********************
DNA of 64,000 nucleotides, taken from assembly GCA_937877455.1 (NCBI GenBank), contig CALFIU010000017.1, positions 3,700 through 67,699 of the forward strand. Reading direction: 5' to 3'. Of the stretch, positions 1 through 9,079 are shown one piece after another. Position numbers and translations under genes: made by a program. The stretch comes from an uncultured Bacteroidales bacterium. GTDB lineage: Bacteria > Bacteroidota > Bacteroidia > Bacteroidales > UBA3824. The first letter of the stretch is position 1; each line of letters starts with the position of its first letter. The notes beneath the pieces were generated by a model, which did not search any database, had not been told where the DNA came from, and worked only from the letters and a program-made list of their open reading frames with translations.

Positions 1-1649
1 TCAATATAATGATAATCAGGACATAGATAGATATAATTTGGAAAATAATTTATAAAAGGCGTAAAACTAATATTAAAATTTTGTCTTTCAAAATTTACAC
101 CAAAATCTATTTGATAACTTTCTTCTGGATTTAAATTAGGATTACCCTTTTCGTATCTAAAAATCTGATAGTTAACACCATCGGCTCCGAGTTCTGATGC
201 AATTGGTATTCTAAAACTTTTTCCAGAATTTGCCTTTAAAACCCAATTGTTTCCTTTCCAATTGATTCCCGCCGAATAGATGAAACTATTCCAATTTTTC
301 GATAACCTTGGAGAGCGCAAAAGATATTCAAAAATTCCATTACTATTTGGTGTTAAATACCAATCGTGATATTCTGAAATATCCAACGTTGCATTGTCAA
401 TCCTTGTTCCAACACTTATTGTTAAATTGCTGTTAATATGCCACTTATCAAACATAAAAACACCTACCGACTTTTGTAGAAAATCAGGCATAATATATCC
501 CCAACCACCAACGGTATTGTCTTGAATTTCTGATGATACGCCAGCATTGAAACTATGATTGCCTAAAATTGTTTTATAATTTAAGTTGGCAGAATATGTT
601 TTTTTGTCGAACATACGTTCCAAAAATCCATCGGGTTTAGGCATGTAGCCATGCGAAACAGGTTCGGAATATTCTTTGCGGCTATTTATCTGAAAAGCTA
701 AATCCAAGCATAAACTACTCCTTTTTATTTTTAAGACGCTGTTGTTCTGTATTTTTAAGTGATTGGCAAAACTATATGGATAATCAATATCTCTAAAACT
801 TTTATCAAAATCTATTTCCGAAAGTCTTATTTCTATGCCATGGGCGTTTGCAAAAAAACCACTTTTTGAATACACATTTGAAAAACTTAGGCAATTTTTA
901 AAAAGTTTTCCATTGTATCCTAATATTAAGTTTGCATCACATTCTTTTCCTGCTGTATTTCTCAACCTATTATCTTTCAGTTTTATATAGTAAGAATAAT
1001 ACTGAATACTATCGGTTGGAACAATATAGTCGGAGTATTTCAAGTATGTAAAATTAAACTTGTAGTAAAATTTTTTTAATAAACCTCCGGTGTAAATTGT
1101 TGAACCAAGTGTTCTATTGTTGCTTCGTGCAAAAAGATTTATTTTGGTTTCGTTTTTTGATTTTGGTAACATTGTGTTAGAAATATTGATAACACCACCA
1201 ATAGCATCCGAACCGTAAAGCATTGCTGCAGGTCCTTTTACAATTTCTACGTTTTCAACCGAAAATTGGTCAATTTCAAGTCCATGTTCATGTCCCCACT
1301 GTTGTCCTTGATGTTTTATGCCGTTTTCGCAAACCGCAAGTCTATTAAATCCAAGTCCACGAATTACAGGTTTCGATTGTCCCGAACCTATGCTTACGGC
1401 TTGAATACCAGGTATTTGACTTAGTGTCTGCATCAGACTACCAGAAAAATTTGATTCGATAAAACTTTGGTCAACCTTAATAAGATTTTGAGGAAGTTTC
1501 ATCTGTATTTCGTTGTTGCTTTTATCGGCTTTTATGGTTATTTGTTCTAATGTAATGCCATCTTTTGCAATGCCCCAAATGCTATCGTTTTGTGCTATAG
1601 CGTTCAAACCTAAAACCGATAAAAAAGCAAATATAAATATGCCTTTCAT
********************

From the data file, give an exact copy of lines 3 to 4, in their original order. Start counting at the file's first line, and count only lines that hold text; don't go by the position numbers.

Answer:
1 TCAATATAATGATAATCAGGACATAGATAGATATAATTTGGAAAATAATTTATAAAAGGCGTAAAACTAATATTAAAATTTTGTCTTTCAAAATTTACAC
101 CAAAATCTATTTGATAACTTTCTTCTGGATTTAAATTAGGATTACCCTTTTCGTATCTAAAAATCTGATAGTTAACACCATCGGCTCCGAGTTCTGATGC